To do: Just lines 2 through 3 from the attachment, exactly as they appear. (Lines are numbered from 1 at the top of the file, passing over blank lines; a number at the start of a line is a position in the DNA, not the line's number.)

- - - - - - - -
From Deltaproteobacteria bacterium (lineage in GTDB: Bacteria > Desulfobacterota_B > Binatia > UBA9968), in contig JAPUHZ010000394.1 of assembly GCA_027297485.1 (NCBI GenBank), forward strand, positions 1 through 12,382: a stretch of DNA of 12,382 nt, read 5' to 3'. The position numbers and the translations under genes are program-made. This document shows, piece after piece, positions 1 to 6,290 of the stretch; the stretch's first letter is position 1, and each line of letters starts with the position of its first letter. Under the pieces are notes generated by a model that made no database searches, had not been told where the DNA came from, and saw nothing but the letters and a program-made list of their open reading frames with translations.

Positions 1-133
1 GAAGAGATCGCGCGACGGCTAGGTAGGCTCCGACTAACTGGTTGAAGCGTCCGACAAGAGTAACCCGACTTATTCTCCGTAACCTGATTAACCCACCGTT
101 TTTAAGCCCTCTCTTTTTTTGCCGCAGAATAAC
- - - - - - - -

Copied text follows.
Positions 1-133
1 GAAGAGATCGCGCGACGGCTAGGTAGGCTCCGACTAACTGGTTGAAGCGTCCGACAAGAGTAACCCGACTTATTCTCCGTAACCTGATTAACCCACCGTT